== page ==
THere are two base camps - North and South. South is what is usually meant by the term. North is accessed from China / Tibet and you can, all going well / luck holding / YMMV / ... , drive there. Without using a helicopter (as you specified) that's probably as close as you'd get without "hiking".


4

I didn't hire a porter by myself, but did some research for you. As you already mentioned, Wikitravel says Rs 1200 - 1600 a day, this is 24 to 32 USD. Another site that I found says that it can be anywhere between USD 7 and 15. I couldn't find other useful resources. So I would say calculate USD 20 per day and you're on the save side. If you want to ...


4

Answering from search results since this question has gone unanswered for so long. It seems that most organised tours are 18-20 day trekking tours, and yes, there are options to stay in guest houses as this itinerary seems to suggest. You could also see it without trekking on helicopter tours of the region (such as this one, same details show up on multiple ...


4

If you want to visit mountainous region in Nepal and like to buy some warmer clothes and boots then you'll get it in Kathmandu. Normally but I suggest you to visit Thamel in Kathmandu. There you will get as you prefer for the really region.


4

The amount you can withdraw from an ATM depends on the bank in Nepal. Some (usually old) ATMs only allow 10K, but if you ask around you can find ATMs that you can withdraw 20K and I found one in Pokhara which also allowed 30K. The Nepal banks doesn't charge any fee when you withdraw so the only thing you pay is to your own bank. It's best to have a card ...


3

Darter Photography conducts a photography tour in Lahaul-Spiti region. There is one tour planned in July 13 - 20, 2013 PS: I'm not affiliated to this group. One of the co-founders of Darters is a friend.


3

A quick search shows that a few people have found travel agencies in Kathmandu. For example, there's Kailash International Travels and Tours. Their contact phone is +977-1-4414696, 4425456 if you want to see if they can help you, before you go down to their offices.


2

I haven't been in northern India yet. But my experience of shopping in Nepal has been good so far. Thamel in Kathmandu is a good place to start shopping for trekking gears. You can find cheap copies as well as authentic expensive gear. If you are looking for authentic stuffs, tell the storekeeper upfront. They will take you straight to the authentic items if ...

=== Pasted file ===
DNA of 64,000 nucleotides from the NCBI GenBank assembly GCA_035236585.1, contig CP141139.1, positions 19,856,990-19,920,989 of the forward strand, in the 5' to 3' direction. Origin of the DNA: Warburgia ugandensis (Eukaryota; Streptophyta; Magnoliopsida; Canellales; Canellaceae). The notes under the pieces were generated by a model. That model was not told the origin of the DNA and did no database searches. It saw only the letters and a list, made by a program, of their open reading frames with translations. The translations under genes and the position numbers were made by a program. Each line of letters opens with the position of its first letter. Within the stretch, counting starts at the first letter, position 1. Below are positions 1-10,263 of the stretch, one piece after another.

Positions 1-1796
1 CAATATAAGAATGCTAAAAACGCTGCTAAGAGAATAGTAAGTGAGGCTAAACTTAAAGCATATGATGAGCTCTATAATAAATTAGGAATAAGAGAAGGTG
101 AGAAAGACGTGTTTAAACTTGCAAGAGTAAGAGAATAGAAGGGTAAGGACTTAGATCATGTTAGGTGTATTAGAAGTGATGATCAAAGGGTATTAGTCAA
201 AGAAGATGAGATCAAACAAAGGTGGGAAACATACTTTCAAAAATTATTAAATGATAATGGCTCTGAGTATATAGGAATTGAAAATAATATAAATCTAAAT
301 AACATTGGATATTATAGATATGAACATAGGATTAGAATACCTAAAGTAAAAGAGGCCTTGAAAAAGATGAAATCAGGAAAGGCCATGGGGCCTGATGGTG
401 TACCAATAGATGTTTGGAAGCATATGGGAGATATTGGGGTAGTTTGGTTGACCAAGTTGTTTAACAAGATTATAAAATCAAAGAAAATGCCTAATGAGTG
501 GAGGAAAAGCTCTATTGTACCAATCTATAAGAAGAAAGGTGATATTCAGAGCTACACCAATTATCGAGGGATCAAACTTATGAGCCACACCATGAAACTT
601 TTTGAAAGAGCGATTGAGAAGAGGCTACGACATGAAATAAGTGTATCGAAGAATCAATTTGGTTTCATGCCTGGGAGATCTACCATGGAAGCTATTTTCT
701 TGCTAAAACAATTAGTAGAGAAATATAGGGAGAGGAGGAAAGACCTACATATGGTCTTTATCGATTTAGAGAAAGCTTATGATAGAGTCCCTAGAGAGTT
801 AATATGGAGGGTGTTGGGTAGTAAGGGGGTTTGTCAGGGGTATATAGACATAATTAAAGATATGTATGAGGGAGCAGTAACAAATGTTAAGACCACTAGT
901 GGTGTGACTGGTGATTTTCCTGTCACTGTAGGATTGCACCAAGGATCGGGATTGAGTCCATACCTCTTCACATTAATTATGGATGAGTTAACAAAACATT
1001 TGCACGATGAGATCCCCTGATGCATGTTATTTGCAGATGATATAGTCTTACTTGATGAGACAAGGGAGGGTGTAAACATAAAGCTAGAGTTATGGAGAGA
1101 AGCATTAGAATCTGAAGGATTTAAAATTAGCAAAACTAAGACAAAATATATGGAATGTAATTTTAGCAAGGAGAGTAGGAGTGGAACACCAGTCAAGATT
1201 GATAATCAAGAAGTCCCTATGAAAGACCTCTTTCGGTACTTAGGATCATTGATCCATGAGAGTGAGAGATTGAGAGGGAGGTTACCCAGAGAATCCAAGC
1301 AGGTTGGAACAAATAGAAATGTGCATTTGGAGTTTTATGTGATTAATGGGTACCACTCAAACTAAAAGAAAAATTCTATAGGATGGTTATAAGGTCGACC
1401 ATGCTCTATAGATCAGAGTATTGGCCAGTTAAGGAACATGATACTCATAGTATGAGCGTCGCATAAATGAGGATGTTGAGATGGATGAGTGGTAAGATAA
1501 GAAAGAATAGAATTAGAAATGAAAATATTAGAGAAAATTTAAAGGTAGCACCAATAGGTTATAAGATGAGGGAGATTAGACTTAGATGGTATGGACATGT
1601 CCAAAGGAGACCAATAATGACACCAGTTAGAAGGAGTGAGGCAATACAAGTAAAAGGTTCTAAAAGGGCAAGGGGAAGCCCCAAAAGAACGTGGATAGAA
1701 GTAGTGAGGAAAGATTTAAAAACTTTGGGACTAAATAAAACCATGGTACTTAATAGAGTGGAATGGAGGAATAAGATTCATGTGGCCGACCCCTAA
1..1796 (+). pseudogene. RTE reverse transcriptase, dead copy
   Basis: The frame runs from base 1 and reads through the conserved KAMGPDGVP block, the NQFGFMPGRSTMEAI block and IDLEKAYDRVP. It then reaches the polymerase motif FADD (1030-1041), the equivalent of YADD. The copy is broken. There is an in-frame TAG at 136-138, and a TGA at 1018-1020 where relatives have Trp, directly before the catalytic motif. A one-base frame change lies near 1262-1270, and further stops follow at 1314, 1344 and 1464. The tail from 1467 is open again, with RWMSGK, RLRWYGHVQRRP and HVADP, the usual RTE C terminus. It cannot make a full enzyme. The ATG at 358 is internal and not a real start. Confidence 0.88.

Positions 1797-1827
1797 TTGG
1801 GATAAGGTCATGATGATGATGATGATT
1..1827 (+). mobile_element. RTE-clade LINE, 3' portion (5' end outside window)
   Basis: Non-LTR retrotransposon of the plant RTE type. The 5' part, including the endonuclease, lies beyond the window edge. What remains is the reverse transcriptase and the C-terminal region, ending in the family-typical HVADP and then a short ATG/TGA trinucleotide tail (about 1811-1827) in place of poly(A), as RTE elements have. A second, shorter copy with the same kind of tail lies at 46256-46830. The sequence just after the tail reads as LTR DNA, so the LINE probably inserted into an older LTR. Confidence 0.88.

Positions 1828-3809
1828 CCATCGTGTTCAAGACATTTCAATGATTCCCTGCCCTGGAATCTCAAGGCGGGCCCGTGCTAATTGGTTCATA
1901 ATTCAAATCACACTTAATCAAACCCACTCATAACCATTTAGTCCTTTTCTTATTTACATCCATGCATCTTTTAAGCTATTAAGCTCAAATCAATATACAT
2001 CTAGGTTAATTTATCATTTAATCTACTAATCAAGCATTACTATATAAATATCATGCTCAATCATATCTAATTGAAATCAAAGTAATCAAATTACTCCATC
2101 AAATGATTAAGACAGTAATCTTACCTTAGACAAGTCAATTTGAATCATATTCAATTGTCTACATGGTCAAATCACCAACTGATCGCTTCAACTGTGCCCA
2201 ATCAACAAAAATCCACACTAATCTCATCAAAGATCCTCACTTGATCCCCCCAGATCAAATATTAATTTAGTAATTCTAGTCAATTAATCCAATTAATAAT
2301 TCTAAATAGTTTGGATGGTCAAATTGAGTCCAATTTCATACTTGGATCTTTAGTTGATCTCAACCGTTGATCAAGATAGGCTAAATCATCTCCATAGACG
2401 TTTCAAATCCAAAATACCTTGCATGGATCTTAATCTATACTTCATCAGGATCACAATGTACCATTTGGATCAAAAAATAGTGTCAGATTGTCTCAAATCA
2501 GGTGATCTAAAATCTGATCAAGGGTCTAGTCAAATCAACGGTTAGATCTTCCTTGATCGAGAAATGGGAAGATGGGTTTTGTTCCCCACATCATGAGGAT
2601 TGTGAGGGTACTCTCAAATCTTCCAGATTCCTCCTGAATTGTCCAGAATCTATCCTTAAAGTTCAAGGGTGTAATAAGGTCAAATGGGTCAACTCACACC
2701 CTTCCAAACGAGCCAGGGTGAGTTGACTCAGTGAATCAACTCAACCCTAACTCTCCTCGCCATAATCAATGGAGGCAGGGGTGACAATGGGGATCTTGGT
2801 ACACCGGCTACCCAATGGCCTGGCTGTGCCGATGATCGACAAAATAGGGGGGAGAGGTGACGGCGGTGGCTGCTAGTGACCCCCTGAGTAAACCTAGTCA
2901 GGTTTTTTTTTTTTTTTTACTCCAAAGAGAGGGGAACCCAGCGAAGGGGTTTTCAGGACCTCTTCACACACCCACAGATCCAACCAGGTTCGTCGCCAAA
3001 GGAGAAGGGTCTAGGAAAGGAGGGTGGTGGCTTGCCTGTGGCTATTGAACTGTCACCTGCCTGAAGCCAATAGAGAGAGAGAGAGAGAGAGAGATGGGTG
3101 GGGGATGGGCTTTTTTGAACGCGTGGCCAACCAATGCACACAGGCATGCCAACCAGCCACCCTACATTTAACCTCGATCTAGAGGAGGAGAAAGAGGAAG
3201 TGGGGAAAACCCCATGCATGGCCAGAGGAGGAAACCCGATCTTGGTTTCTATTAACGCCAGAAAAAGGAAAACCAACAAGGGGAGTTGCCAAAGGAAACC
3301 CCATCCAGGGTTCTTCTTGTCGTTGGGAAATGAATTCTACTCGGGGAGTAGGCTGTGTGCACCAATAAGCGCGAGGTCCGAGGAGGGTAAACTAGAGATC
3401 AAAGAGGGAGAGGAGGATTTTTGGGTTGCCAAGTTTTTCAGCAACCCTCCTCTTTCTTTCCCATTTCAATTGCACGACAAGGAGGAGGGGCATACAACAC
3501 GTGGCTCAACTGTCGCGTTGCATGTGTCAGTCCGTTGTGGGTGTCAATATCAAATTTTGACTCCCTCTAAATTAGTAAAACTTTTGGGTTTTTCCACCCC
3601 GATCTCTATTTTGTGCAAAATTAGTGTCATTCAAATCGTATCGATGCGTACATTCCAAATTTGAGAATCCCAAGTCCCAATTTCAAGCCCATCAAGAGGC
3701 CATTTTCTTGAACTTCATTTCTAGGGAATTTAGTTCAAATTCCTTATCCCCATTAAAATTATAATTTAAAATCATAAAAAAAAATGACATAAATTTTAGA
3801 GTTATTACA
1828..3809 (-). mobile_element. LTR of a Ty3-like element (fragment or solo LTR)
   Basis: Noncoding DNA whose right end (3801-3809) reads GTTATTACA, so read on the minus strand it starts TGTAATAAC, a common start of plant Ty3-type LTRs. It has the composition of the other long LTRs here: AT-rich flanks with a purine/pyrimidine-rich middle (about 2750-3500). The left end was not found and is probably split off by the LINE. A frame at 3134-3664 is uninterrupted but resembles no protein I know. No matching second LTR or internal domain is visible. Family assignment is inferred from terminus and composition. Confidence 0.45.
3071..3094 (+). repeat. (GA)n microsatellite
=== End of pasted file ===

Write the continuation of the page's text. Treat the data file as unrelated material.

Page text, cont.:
2

I wouldn't worry too much about it - for example, Dharamsala is chock full of shops selling cheap outdoor clothing. However, while perfectly functional, they are mostly off-label or pirated Chinese copies, not necessarily the real thing, so I'm not sure if the "quality" will suffice for you. You're unlikely to find authentic branded clothing outside the ...


2

When are you leaving for India? I have a trip planned as well and will also be visiting both southern regions and mountainous regions in North India. Perhaps I'll be of some help if I visit it before you start your India trip. I believe that you should buy jacket, hiking boots and similar stuff at an established shop since you will most likely keep those. ...


2

Yes, a form of ID is still required, otherwise how would you prove that you're an Indian citizen? A Kiwi could rock up and say 'hi I'm Indian, I don't need a visa'. However, it doesn't need to be a passport. From the Nepalese Embassy in India: Visa for Indian Nationals: Effective from 1st October 2000 an Indian citizen over the age of 10 years ...


2

How do we determine whether or not it's important? Obviously if you know you're going to get sick, getting it is essential, but with something that's not guaranteed, just highly likely, you can't put a figure on 'really important' or not. However, we can listen to experts and see what they say. CDC (Center for Disease Control) - Hep A is recommended for ...


2

Although this year (2013) at the time of writing it appears that Nepal is raining heavily each and every day, virtually all day, my research shows that this is not typical. Typically during the monsoon season, it appears to rain for several hours each afternoon/evening and in fact if trekking is not your goal this seems to have the benefit of reducing ...


2

I ended up buying a NCELL card because they seemed easier available in Thamel. The coverage in the mountain I visited was not as good as Namaste or Nepal Telecom. There is a NCELL center in Thamel where you can get a card for 100rs (it's a little above Pilgrim guesthouse). They are also available through some kind of re-sellers, like photocopytores, but they ...


1

Some mini marts have sim card and recharge card, usually they advertise it. The best is to get to the company store directly. To get your sim card as a foreigner you will need your passport, passport sized photo and you'll even have to give your finger prints (thumbs)! Sources: Travel Like a Boss


1

http://photographyonthemove.com conducts pretty good photography workshops in small groups. Eg: http://photographyonthemove.com/photography-workshop-spiti-valley-himachal-tourism-lahaul-treks/ This was a 11 day tour in the Tibet region.